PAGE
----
Our focus here is to highlight inspiring journeys and the influential individuals who have emerged from the challenging backgrounds of Adult Children of Alcoholics (ACOA) with hope and success. These narratives are not only testaments to resilience but also serve as vital sources of inspiration for many seeking to overcome similar adversities.
Inspiring Stories from Recovered ACOA
We have encountered numerous accounts where adult children of alcoholics have harnessed their experiences to foster resilience and successful lives. Books like “Adult Children of Alcoholics” by Janet G. Woititz have illuminated their struggles and triumphs. These stories often reflect a journey through hardship, leading to self-discovery and ultimately, healing. Sharing these narratives encourages other ACOAs to believe in the possibility of a thriving life beyond the shadow of their childhood environments.
Role Models and Success Figures
We have learned from role models who have walked the path of ACOAs and achieved commendable success. Through their contributions in various fields, they demonstrate that a turbulent past does not dictate the future. Personal blogs like one from Jody Lamb, and the lives of other public figures, have shown us that it’s possible to break the cycle and establish a legacy of strength and positive influence. By stepping into the light as beacons of hope, these success figures inspire countless ACOAs to aspire and work towards their dreams and full potential.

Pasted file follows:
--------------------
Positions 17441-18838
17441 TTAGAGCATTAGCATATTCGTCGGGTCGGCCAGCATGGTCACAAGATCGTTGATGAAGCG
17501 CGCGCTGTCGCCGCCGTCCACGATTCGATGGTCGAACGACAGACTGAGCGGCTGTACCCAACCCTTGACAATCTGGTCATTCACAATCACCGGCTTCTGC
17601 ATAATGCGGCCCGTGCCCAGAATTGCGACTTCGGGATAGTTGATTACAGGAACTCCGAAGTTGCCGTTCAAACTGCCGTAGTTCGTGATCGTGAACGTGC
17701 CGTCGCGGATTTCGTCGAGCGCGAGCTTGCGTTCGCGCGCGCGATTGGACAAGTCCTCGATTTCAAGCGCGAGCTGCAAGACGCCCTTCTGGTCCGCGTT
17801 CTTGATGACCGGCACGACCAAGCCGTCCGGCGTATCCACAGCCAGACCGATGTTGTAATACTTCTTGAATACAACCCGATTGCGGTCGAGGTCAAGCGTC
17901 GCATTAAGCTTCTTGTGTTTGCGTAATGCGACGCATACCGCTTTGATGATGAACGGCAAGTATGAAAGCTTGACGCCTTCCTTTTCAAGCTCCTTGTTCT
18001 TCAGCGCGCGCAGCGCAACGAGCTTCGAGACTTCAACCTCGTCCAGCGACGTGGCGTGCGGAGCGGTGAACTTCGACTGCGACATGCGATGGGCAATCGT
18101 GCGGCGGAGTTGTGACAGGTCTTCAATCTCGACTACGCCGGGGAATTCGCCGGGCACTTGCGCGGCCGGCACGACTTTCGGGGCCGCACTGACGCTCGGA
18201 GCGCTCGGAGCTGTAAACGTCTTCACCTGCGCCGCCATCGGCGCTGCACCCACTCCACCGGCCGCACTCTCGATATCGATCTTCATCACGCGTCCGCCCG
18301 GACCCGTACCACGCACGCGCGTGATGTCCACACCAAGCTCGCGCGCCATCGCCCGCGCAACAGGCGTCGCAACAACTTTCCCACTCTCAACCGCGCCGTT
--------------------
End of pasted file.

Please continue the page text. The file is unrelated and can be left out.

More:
Strategies for Daily Living
As adult children of alcoholics, it is crucial that we arm ourselves with practical strategies to navigate the complexities of daily life. Our aim is to build resilience while establishing stability and well-being through effective coping techniques and the cultivation of healthy habits.
Developing Coping Skills
To develop coping skills that allow us to confront daily challenges, we must first recognize our emotional triggers and understand how they are linked to our past experiences. A useful strategy involves mindfulness practices such as deep breathing and meditation which can aid in managing stress and anxiety. We should create a list of activities — such as physical exercise or engaging with support groups — that provide outlets for emotions and stress.